Hershiser still must prove to skeptics that he's back from shoulder surgery


VERO BEACH, Fla. -- Despite winning his past six decisions and being named UPI's Comeback Player of the Year in 1991, some wonder whether Orel Hershiser will be the same pitcher he was before undergoing radical shoulder surgery in 1990.

Hershiser isn't bothered by the skepticism. He wonders, too.

"If one day I pronounce I'm back as far as the form of 1985 or 1988 . . . that's such a huge statement," the Los Angeles Dodgers right-hander said Wednesday during a 3-0 loss to Montreal. "I don't know if that would happen. It would take a lot of thought and a lot of consistency and endurance before I made that kind of a statement."

Hershiser, 33, isn't ready to make that statement, even though he proved last season he can still win in the major leagues. Hershiser was 7-2 with a 3.46 ERA, including a 2-0 record and a 1.04 ERA in four September starts.

Hershiser received the most run support of any National League pitcher -- the Dodgers averaged 7.7 runs in his seven wins. But here's all someone needs to know about his return to prominence: Had the Dodgers been alive in the NL West race on the season's final day, manager Tommy Lasorda would have handed the ball to Hershiser.

"It's not like my ability left me," Hershiser said. "It's just that an injury stopped that ability from coming out of my body."

In 1988, the Dodgers rode that ability to a World Series title. Hershiser won the NL Cy Young Award with a 23-8 record and a 2.26 ERA, punctuating his season by pitching a record 59 consecutive scoreless innings. He was named Most Valuable Player in the National League Championship Series and the World Series.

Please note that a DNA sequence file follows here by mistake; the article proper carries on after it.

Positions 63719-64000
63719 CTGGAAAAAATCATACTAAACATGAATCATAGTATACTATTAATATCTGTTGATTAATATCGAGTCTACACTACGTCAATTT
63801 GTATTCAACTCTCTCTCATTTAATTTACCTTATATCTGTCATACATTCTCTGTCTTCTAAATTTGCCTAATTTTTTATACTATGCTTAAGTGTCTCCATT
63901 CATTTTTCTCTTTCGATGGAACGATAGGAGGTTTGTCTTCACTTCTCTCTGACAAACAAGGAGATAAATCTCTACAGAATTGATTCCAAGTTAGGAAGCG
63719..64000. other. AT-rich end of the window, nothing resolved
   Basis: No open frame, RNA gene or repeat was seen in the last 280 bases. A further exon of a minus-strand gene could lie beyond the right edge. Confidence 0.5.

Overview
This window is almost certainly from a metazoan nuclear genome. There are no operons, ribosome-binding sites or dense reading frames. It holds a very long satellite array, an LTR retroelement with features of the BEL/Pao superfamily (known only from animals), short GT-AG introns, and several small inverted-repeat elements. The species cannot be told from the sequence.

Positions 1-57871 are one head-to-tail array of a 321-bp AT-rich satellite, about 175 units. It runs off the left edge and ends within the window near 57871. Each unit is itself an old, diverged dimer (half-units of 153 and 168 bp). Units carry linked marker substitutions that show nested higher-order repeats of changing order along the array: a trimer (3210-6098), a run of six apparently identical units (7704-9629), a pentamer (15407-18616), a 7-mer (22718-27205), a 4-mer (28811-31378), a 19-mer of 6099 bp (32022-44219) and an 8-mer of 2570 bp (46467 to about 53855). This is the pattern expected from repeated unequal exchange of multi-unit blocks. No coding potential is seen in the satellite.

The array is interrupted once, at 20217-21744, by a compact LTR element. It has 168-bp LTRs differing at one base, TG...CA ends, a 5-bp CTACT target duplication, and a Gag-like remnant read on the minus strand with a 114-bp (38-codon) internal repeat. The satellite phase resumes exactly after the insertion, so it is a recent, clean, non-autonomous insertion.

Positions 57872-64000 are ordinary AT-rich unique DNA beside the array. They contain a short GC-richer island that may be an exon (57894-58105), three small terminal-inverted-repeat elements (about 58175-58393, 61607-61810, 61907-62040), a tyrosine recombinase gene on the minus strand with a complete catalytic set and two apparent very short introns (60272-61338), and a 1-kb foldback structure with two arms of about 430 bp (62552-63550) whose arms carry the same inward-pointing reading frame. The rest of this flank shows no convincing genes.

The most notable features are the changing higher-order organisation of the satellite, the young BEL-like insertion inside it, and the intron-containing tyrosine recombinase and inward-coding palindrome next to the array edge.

But the Dodgers may have ridden Hershiser's right arm too long. After averaging 263 innings from 1987 to 1989, he paid the price for all those pitches.

In simple terms, Hershiser had worn down the edge of his shoulder joint. After making only four starts in the 1990 season, Dr. Frank Jobe reconstructed the anterior capsule and tightened the ligaments in his shoulder. It was the first time a major-league pitcher had undergone this type of surgery.

"I knew there was no guarantee I would pitch again," Hershiser said. "Every time I was able to throw the ball, I thought it was a gift."

After more than a year in rehabilitation, Hershiser returned to the majors in May. But he looked more like an older Orel Hershiser than the Orel Hershiser of old.

With a pitch limit on every outing, Hershiser never lasted more than seven innings. But he continued to improve, and by the end of the year he was the Dodgers' most consistent pitcher.

"No question, I hated to see the season end, especially because we finished only one game back of the Braves," he said. "But I know that's no guarantee I'm going to start this season on a positive note."

Yet, there are signs this spring that his success has carried over. Tuesday, he became the first Dodgers pitcher to throw four innings, allowing two hits and one run in an 8-3 loss to Houston.

Hershiser's outing was significant for other reasons: He threw with no pain; it was his first outing without his physical therapist in attendance; and he produced eight ground outs, indicating his trademark sinker is returning.

"I don't think an educated eye could tell the difference between the way I'm pitching now and the way I pitched 'pre-op,' " Hershiser said. "But you have to remember we're only talking four innings in a spring-training game."

Still, Lasorda has been impressed with Hershiser. But the manager knows better than to expect another 23-8 season.

"He's throwing without pain, and that's the most important thing," Lasorda said. "I don't know if he'll ever be the pitcher he was. I don't know if anyone knows that right now."

Hershiser hopes he's around long enough to find out. Then again, even if he stayed healthy there would have been no guarantee he could have matched his Cy Young performance.

"I'm just looking forward to doing things I used to do," Hershiser said. "I don't mean win games or throw 59 scoreless innings. I mean being able to execute pitches in certain situations. I'm starting to be able to do that, and that has me excited."

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